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Lines Shorten Slightly by Early Afternoon

Long lines defined many polling stations Tuesday morning, as a record number of voters stood outside waiting to cast their votes in the Washington, D.C., area.

But lines that had once been more than an hour long had become a bit shorter by early afternoon — at least in the District, where an election spokesman said waits were hovering around an hour.

“It’s fair to say we’re on pace to possibly break a record,” said Dan Murphy, a spokesman for the D.C. Board of Elections and Ethics. “Anecdotally, we’re seeing a lot of people, and there’s definitely long lines, but they’re moving well.”

Murphy said he hadn’t heard of any lines where voters were waiting more than two hours. And news outlets throughout the D.C. area reported problem-free voting, except for a few minor problems with some voting machines in Virginia.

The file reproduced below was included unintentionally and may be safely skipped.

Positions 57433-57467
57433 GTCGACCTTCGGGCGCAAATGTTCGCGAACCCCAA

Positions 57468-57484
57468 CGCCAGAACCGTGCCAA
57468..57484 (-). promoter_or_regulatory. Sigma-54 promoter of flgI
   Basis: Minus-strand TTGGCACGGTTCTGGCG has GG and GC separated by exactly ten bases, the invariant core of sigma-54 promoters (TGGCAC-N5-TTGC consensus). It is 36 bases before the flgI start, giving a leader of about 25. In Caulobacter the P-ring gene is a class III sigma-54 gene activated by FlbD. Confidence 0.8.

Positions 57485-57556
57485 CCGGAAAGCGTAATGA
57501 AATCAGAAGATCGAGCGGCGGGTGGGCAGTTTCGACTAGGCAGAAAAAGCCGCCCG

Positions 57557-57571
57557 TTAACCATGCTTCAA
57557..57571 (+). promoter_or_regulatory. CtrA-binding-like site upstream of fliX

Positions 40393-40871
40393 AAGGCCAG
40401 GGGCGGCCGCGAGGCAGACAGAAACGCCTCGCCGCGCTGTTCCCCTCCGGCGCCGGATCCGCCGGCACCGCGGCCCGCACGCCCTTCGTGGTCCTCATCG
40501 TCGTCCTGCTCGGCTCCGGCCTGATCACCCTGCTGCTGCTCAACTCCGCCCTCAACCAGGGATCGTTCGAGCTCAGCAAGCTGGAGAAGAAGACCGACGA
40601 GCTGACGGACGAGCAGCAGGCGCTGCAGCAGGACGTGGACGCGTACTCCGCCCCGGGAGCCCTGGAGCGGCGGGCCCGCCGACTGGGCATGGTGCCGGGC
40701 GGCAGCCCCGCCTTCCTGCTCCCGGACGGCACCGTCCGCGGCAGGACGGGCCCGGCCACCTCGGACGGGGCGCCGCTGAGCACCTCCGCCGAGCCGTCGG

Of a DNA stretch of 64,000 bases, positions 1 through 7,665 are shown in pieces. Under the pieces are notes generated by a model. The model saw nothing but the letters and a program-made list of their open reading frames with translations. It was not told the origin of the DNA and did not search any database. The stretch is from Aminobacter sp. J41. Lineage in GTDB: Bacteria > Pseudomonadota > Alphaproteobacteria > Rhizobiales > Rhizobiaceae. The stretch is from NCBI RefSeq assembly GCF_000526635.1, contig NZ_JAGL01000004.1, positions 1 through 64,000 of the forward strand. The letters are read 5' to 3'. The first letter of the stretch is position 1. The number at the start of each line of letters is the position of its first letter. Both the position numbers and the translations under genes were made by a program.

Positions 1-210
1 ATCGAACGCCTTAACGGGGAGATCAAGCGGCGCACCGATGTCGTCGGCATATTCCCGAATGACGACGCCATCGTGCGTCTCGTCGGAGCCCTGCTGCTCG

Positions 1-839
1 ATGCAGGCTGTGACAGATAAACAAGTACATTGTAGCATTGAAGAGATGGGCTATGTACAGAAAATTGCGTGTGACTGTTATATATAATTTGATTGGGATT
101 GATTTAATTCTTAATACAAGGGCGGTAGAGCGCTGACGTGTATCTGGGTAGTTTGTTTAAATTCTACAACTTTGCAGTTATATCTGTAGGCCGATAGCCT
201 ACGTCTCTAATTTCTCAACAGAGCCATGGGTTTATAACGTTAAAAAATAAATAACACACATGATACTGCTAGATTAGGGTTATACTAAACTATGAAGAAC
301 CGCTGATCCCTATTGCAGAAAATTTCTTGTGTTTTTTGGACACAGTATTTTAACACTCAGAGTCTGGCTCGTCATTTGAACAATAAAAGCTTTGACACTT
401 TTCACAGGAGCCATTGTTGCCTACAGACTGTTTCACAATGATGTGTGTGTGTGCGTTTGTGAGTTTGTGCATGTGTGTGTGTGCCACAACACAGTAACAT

At some locations, voters only had to stand in line for a matter of minutes. At Precinct 29 in Northwest D.C., near the intersection of Wisconsin and Idaho avenues, there was just a 10-minute wait at 9:45 a.m.

Murphy said some precincts are much smaller than others, accounting for the difference in wait times.

Polling stations in the Maryland suburbs also had lines of about an hour. Two precincts in Silver Spring reported an hour wait starting at 6:15 a.m. and 7:15 a.m., while several precincts in Bethesda had hour-long lines as late as 9 a.m.

But the battleground state of Virginia seemed to see some of the longest lines Tuesday, with some stretching for blocks as voters showed up before polls opened at 6 a.m.

William Willoughby, captain for precinct 36 in D.C., had one theory for what he called the “phenomenal” turn-out.

Obama, he said, “hit the ground from the very beginning with a grass-roots operation. From that, came this,” he said, pointing to the line of voters that stretched two blocks down Columbia Road.

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